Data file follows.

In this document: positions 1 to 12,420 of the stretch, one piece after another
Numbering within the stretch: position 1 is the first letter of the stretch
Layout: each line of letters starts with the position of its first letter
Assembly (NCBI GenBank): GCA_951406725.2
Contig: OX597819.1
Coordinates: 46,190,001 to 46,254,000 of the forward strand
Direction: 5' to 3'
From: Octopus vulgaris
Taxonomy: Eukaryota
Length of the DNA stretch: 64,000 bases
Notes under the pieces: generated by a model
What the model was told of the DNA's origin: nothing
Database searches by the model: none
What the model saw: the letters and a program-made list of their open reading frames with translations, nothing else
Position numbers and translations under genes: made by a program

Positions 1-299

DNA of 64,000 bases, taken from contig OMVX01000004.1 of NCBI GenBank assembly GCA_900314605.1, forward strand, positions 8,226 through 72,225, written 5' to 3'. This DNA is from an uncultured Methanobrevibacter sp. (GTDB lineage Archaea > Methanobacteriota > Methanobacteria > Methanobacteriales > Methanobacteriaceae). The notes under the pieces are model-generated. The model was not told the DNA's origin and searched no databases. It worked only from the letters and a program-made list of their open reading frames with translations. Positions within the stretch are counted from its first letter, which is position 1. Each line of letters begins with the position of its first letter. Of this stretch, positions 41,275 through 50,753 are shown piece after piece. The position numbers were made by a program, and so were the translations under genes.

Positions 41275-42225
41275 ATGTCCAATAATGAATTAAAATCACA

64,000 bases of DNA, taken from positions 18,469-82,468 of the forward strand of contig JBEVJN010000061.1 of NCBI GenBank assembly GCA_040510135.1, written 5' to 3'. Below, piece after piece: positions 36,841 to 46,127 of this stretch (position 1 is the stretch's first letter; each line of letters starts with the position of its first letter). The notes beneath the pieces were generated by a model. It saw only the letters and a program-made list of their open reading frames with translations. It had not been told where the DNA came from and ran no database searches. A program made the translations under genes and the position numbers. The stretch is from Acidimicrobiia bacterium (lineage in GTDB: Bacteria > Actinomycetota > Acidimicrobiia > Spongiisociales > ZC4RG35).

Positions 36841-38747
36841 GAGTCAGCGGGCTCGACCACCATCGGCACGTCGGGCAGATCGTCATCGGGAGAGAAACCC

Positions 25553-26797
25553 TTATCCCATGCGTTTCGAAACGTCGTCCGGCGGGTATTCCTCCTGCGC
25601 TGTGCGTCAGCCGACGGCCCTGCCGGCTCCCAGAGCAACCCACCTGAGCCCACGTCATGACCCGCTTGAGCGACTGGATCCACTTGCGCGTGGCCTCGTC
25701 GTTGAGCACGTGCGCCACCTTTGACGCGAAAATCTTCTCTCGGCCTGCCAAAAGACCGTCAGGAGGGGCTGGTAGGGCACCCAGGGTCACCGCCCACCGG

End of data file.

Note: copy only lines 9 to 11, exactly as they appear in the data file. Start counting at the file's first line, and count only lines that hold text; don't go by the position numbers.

Taxonomy: Eukaryota
Length of the DNA stretch: 64,000 bases
Notes under the pieces: generated by a model